‘Shining Girls’ team needed Chicago’s look and ‘amazing’ talent to tell the story
Elisabeth Moss, star and producer of the upcoming Apple TV+ series, calls its serial-killer plot ‘an analogy for trauma.’
As the lead and executive producer of the Apple TV+ series “Shining Girls,” Elisabeth Moss found herself in the driver’s seat. Literally.
“This was the first time that I got to know Chicago, purely in a personal way, not in a work-related way,” says the “Mad Men” and “Handmaid’s Tale” star. “I was there driving myself around as opposed to [riding] in my uncle’s car.”
Moss, whose mother grew up in Chicago and later lived in Skokie, returned to the area last May to shoot “Shining Girls,” an eight-episode series debuting April 29 with a premise that’s equal parts grounded and fantastical.
Moss plays Kirby Mazrachi, a Chicago Sun-Times archivist in 1992 who is recovering from a sexual assault that occurred six years prior. When a colleague begins reporting on a recent assault case, Kirby recognizes clues suggesting that the perpetrator in her own case is still at large.
Meanwhile, some supernatural elements emerge: The villain has a habit of snooping on his victims for years before he assaults and kills them, yet doesn’t seem to age. In fact, his presence can be noted over an almost 100-year span. Is he a time traveler? The victim of an aging experiment gone horribly awry? And exactly how many women has he assaulted and killed?
Silka Luisa, showrunner of “Shining Girls,” found herself attracted to the story after reading Lauren Beukes’ 2013 novel of the same name, specifically admiring how it focused on the aftermath of a traumatic event, not simply the event itself. “It gave a lot of voice to the survivors as opposed to simply the attacker,” Luisa says. “It felt like something I hadn’t seen or read before.”
Moss came aboard excited to tackle the multilayered story elements. “For me, [the show is] an analogy for trauma that is a Trojan horse into a story about a time-traveling serial killer,” she says.
Luisa and Moss quickly concluded that shooting needed to take place in Chicago. Sure, the book was set here, but the pair felt that no amount of set building or clever camera tricks could successfully transform, say, Toronto, or a back lot in Los Angeles, into the vibrant and dynamic city that drives the plot.
In shooting here, they also earned the opportunity to tap into our city’s wealth of performers. “Your local talent is amazing,” Luisa says. “I didn’t realize how lucky we were going to be until I got there. The roles that are really capturing the sense of Chicago, I feel like they brought so much to it. And they add so much color and specificity that it makes the show feel even more real. … Everyone there was so passionate about making the show as good as it can be and really grinding it out.”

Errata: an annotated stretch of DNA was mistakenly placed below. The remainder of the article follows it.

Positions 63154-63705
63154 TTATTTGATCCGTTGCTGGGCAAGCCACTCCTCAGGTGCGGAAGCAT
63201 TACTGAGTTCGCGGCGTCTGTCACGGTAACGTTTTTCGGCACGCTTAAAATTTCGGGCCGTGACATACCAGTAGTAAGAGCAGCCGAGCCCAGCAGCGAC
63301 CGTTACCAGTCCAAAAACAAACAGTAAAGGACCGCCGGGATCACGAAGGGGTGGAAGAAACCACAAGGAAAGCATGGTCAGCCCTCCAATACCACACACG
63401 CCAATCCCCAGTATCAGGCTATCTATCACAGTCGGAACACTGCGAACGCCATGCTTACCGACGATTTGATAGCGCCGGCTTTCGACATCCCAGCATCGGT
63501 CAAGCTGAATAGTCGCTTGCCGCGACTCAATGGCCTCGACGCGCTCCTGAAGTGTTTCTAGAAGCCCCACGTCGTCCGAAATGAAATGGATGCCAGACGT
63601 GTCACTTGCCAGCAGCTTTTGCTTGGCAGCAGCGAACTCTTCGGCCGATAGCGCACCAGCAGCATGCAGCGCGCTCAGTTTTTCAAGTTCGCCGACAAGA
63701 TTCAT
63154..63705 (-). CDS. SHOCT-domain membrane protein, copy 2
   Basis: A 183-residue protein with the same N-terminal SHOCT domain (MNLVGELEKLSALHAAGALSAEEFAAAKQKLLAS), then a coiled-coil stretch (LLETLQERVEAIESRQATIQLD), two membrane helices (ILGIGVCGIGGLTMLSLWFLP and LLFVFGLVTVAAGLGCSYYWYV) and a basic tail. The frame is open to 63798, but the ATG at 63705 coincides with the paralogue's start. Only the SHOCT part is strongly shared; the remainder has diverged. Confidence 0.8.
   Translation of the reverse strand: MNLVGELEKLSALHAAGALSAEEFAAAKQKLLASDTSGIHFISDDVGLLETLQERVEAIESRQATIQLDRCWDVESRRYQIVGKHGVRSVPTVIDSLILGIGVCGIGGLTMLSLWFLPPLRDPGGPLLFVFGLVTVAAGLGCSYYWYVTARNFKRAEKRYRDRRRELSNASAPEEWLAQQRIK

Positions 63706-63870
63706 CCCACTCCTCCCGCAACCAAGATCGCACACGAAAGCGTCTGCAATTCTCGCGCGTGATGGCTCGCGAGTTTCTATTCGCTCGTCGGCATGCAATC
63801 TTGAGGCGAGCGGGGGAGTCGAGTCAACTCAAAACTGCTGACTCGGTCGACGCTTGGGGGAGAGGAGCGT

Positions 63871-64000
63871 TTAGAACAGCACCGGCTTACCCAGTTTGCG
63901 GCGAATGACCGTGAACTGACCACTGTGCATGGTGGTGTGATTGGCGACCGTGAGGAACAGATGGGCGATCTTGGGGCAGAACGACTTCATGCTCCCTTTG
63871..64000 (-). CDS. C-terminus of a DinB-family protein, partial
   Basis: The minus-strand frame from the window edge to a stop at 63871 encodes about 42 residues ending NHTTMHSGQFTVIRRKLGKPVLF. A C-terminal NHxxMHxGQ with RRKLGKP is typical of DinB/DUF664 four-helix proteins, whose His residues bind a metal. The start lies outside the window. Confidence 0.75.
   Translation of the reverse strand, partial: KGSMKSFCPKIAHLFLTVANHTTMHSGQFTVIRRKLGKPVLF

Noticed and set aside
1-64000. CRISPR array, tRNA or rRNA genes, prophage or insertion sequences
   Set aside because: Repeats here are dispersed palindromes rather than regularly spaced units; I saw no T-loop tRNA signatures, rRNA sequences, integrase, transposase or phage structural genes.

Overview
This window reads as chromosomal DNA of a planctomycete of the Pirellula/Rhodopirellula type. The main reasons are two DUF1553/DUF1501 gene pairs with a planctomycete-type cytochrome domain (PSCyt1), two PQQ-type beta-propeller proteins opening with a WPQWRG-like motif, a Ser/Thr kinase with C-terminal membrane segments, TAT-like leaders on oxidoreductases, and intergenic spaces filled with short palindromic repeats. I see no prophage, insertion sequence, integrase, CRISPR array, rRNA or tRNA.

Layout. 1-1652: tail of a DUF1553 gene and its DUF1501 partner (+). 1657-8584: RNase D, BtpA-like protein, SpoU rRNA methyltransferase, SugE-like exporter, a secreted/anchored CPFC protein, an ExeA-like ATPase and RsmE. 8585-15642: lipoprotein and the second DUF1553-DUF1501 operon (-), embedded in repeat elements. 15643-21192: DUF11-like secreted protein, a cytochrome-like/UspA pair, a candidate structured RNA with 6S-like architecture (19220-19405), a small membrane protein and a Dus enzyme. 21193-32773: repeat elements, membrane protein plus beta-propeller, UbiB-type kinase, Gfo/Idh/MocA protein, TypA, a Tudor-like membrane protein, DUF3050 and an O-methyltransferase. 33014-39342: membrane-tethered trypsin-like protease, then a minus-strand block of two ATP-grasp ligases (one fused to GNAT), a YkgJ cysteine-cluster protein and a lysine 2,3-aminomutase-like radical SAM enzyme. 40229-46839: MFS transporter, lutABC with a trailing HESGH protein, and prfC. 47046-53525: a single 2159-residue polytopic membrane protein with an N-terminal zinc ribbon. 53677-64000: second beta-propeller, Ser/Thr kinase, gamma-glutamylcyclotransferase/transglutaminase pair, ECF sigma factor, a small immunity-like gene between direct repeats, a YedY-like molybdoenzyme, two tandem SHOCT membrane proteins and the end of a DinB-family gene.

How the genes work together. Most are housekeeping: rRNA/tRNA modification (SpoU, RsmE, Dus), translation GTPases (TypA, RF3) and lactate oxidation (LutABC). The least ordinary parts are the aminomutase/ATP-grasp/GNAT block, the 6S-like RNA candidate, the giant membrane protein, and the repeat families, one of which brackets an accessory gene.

Working in Chicago afforded additional opportunities for total immersion. Wagner Moura (“Narcos”), who plays the reporter spearheading the Sun-Times’ coverage of the serial assaulter, visited the Sun-Times office and spent time with staff reporter Robert Herguth to reconnect with his early days as a journalist in Brazil.
“This is a very important moment to be playing a journalist [on TV] because journalism nowadays is in such a weird spot,” Moura says. “People are getting information through social media and [there’s a] spread of fake news—and world leaders [are] discrediting the work of journalists, putting these people’s lives in danger.”
Luisa, formerly a producer and writer on the Paramount+ series “Strange Angel,” tweaked the show’s source material. The book placed the abuser Harper (played by Jamie Bell) in the center of the action, but Moss’ Kirby is the main character in the TV adaptation. This decision allowed her to ground the show’s more fantastical elements in something tangible and novel: journalists, not cops, putting puzzles together and hunting a serial killer.
Though Luisa left the most unbelievable aspect of the show — that few characters speak in a Chicago accent — to circumstance. “When you’re walking around the city, what’s interesting is that there is this huge mix of accents — and in the ’90s, the mix becomes even more eclectic,” she says. “I didn’t want anyone to put on an accent. So, if you hear somebody that has an accent, they, as a person, have that.”
WHY THE SUN-TIMES?
Besides being key to the plot of “Shining Girls,” the Chicago Sun-Times helped make it, advising the team and providing access to historical photos and headlines related to its 1992 setting. Here’s why showrunner Silka Luisa (a Cubs fan) chose to set the series at the city’s tabloid paper:
“[The Sun-Times] is a working man’s paper—somebody told me that it’s [written for] people that ride into the city on the train vs. driving in. They were in the city, they actually knew the streets and were more focused on stories that were relevant to the city and the local community.
“The way I see the Chicago Sun-Times is as more of an underdog paper. In speaking with reporters, [we learned that] they had to do much more with less resources. And for me, that creates characters that are more interesting because they’re more dogged, they’ve had to find workarounds and had to develop deeper relationships.”